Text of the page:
(Update/Epilogue: Council approved this application, with two votes against (Clrs Hardwick and Swanson, who expressed concerns raised by residents of Strathcona). The applicant and planning staff gave unsatisfactory responses, in our view, simply whitewashing the questions and concerns expressed, but the majority on Council let it all pass.)
A Public Hearing is underway for 450-496 Prior Street, 550 Malkin Avenue and 1002 Station Street tonight for two 19-storey, residential towers including a 5-storey office podium. This is near the future site of St. Paul’s Hospital, on the False Creek Flats, but part of Strathcona neighbourhood.
Here is the Shape Your City consultation page: https://shapeyourcity.ca/456-prior-st
Public Hearing website: https://council.vancouver.ca/20220623/phea20220623ag.htm
The Strathcona Residents Association has submitted a letter signed by 55 residents articulating serious concerns about the application, including excessive building height, massing and density, lack of transition to the existing residential neighbourhood, vague community benefits, and concerns about artist studies. They make recommendations to Council, but in effect the recommendations amount to asking Council to reject this application in favour of a fresh start.
Even more vociferously, local resident Michael Sismey who has spent many months researching the application, will speak tonight in opposition, asking Council to reject the application to allow something more consistent with existing policy. He asserts the applicant and City planning staff have effectively lied to the public and City Council during the public consultation process regarding the height and density permitted on the site. Below are excerpts of his presentation.
… let me state for the record I support the False Creek Flats Area Plan 100 percent. Love it! Wouldn’t change a thing. So I’m confused as to why this stand-alone project that is the polar opposite of the Plan’s design intent and zoning is being presented as if it were a legitimate proposal to be seriously considered.
Based on my research and understanding the proposed Strand development application for 450-496 Prior Street is not consistent with the Area Plan’s current zoning, which cannot legally be altered [without due process] by this Council or anyone else, nor with the Plan’s intent for the site as a transition between St. Paul’s Hospital and the residential area of Strathcona.
Let me explain. What is being presented before you at this Public Hearing agenda is worlds apart from the Shape Your City version presented to the public for review and discussion. Most of the information we can read here for this meeting (item one) is new to the public.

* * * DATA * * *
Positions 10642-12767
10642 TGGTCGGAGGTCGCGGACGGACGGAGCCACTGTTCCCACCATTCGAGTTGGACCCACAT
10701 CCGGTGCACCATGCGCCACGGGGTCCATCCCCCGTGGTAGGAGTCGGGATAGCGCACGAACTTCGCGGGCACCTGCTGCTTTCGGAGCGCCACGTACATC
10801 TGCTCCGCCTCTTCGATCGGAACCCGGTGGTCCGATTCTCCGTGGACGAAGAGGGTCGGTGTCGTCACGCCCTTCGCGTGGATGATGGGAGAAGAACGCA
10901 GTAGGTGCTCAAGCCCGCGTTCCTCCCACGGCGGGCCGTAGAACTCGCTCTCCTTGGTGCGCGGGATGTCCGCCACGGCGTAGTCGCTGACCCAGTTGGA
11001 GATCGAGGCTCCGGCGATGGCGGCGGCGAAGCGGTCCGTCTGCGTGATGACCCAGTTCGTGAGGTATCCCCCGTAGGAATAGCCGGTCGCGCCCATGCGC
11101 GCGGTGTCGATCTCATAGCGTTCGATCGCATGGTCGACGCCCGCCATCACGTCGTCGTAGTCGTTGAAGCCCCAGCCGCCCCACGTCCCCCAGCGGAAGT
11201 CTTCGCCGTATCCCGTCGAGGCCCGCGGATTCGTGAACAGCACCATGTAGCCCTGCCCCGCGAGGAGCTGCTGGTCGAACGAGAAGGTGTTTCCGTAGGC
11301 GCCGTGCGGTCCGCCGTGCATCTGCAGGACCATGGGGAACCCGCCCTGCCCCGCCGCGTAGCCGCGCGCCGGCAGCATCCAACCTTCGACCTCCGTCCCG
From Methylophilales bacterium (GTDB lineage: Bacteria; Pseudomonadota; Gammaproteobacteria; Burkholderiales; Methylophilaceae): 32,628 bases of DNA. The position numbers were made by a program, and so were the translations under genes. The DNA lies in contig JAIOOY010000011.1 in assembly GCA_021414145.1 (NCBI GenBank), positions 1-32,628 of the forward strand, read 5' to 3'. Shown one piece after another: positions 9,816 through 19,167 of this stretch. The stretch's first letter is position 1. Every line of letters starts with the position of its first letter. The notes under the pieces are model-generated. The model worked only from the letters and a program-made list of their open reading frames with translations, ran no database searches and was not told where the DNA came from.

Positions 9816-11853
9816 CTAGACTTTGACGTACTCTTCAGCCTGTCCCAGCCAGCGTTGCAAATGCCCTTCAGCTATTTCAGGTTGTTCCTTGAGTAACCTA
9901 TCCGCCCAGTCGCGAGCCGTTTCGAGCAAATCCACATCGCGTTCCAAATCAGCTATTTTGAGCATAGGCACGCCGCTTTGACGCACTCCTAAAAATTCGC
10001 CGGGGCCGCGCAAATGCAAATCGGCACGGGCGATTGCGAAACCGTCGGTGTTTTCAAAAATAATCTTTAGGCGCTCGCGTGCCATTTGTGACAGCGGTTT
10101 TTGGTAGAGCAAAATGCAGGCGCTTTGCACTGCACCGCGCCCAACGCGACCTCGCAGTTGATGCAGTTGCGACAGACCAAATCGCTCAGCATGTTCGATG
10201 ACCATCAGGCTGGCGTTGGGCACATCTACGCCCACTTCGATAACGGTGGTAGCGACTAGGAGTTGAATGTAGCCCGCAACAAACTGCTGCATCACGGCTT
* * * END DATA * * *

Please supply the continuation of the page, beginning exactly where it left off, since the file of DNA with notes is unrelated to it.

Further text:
What we were given to discuss instead (item two) was a site with one stakeholder, Strand Development, zoned 1-3 Industrial, and that the zoning request for a 210 ft building with 4.68 FSR is in accordance with the False Creek Flats Area Plan. This is not true.
The City’s planning staff reinforced this lie in answers to me at the 456 Prior Street open house last fall. For example (item four) my question asking how a 210 ft tower could be allowed in residential Strathcona was disingenuously answered with a description of all the time and effort and extensive public consultation that went into the Flats Plan creation (item 5).
Yes, it’s an excellent plan and unlike the Broadway Plan enjoys local community support, including myself advocating for it. The problem is that this project bears no relation to the current zoning which calls for a long low Strathcona oriented residential block with a maximum height of 100ft with 3.0 fsr if it includes 1.0 FSR of employment space. The application works very hard to attach itself instead to St Paul’s Hospital and its zoning height and mass with no plausible justification for being part of the hospital complex or its zoning. The hospital zoning has a height and mass that is unopposed because the trade off is it’s providing a public service for the greater good.
The City of Vancouver has a social contract with the public and you as our elected officials have a duty to honor the agreement currently in place.
We already had a public hearing deciding what we would build on this site in September 2017 (item 5) and it passed into law on October 3rd 2017 stating unequivocally how tall and how wide a building could be on this site (item 6).Continue reading